You want to invest in real estate. You understand it can increase diversification without taking on more risk. In fact, a 2021 Gallop poll revealed that 63% of Americans owned real estate while only 52% had stock investments. Among the wealthy, it remains popular.
But Where Do You Start?
Single-family homes often come to mind when you begin to explore real estate investing. It is familiar because you purchased your current home and have likely been through the buying and selling process multiple times.
Nevertheless, it is may not be the most efficient way to start or expand your current portfolio. Before you adopt a strategy for single-family home acquisition, explore all your options, which could include multifamily housing units.
What Are Multifamily Properties
Multifamily properties are residential buildings containing more than one housing unit. Each one must have its own kitchen and bath to be considered multifamily and can include property ranging from a duplex to an apartment building with hundreds of units.
Residential investing includes properties with one to four units. Single-family homes, condominiums, townhouses, duplexes, triplexes, and quadruplexes make up the residential real estate market.
Commercial investments in the multifamily space include all properties containing five or more units.
Valuations for Multifamily Investments
The frequent sale of residential homes allows appraisers to use the comparable sales method when calculating the value of a home. The appraiser gathers data on the house considering the total square footage, number of bedrooms and bathrooms, the lot size, and the existence of features like a garage. Using this information, they compare it with recent sales of similar properties in the surrounding area.
Commercial property does not use the comparable sales method. Instead, an income-based appraisal provides a more accurate formula to represent the property value based on revenues received.
Multifamily appraisals typically establish the property value based on the NOI or net operating income. NOI starts with gross rental income, plus any additional revenue generated by the property. Then subtracts out expenses and divides the result by the market capitalization rate or cap rate. NOI includes all expenses required to operate the property but excludes the cost of debt, capital expenditures, and depreciation expenses.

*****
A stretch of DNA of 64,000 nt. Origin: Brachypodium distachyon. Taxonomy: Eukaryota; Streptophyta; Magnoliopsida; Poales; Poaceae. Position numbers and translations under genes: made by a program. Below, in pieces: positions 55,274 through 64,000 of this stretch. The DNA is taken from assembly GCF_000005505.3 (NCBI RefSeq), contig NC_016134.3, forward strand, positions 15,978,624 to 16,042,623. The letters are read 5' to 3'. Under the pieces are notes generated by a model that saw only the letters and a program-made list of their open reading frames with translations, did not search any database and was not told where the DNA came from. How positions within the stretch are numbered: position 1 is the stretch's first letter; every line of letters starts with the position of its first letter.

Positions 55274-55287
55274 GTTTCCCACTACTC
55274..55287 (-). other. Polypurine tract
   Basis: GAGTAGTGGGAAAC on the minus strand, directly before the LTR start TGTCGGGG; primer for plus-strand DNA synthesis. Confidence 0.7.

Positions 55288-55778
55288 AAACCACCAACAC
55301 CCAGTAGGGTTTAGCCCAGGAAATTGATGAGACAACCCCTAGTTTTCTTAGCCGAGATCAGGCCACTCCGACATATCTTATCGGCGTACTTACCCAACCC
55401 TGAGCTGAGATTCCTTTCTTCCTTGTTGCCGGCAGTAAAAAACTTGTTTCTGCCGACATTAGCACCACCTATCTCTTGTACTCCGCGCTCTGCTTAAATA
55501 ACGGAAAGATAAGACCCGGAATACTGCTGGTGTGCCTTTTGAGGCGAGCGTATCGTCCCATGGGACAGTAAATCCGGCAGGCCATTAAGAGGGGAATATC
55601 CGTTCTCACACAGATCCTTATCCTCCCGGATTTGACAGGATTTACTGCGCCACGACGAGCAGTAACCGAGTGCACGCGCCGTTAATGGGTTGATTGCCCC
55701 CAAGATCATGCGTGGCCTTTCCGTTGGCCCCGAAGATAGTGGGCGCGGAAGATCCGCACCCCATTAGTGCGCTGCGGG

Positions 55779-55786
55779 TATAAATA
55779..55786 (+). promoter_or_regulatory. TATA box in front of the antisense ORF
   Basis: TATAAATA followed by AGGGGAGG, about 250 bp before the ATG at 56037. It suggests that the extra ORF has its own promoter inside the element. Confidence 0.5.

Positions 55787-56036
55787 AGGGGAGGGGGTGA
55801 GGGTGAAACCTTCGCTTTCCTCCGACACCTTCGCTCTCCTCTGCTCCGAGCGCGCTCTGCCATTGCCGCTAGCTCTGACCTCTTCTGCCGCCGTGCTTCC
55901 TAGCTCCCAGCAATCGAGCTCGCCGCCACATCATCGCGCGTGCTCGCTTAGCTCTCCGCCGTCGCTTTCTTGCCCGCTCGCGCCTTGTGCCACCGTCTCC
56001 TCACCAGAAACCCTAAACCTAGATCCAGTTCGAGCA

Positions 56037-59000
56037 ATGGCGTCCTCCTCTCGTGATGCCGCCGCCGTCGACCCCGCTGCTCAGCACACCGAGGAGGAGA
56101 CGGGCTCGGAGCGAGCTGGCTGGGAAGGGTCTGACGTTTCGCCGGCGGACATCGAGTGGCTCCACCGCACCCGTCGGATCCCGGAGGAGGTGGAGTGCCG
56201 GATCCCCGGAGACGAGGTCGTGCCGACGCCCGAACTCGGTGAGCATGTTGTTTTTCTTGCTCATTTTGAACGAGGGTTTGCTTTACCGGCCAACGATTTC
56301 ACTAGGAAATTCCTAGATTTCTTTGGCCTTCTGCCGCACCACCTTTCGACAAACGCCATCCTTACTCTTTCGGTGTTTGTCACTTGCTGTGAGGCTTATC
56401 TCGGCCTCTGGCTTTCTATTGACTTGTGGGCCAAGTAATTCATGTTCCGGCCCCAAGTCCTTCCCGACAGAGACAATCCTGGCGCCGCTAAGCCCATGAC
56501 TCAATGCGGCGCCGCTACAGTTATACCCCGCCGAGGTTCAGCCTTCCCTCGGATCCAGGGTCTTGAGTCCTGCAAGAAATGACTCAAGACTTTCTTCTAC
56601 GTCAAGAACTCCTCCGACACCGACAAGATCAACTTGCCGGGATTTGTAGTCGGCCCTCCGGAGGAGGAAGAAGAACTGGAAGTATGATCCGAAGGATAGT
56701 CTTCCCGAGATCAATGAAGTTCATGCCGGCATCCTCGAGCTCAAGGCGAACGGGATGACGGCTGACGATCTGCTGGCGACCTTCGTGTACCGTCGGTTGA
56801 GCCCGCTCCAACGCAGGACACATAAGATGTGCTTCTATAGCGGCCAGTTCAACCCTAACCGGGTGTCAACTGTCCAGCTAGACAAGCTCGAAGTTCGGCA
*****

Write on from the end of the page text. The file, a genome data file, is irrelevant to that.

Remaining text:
The market cap rate uses the average cap rate for similar properties within a geographic region. The cap rate for an individual property is the NOI divided by the purchase price. Using an average cap rate for the real estate type within the region provides a reasonable estimate of the property’s yield without considering debt. It helps establish the un-leveraged rate of return.
Using an income-based appraisal for commercial properties allows you to evaluate the risk versus return on the property.
Investing in Multi-Family Properties
Real estate investing provides steady returns, an asset that appreciates, cash flow, and tax benefits. You can leverage the investment through financing, allowing you to scale your portfolio faster and add depth to your diversification strategy.
In many ways, real estate investing is easier to understand because you are familiar with the home buying process. However, buying residential investments can require a great deal of time and money as you deal with tenants, repairs, and day-to-day operations. Hiring a property management company can reduce the time commitment but directly impacts the rate of return.
If you are drawn to real estate but looking for more passive opportunities, commercial multifamily investments often provide higher returns at lower risks without the time commitment.
If you are ready to learn more about multifamily investing, click here to schedule your free call with me.
This article does not offer legal or accounting advice, and is only meant for informational purposes. For specific tax questions seek the advice of an industry professional.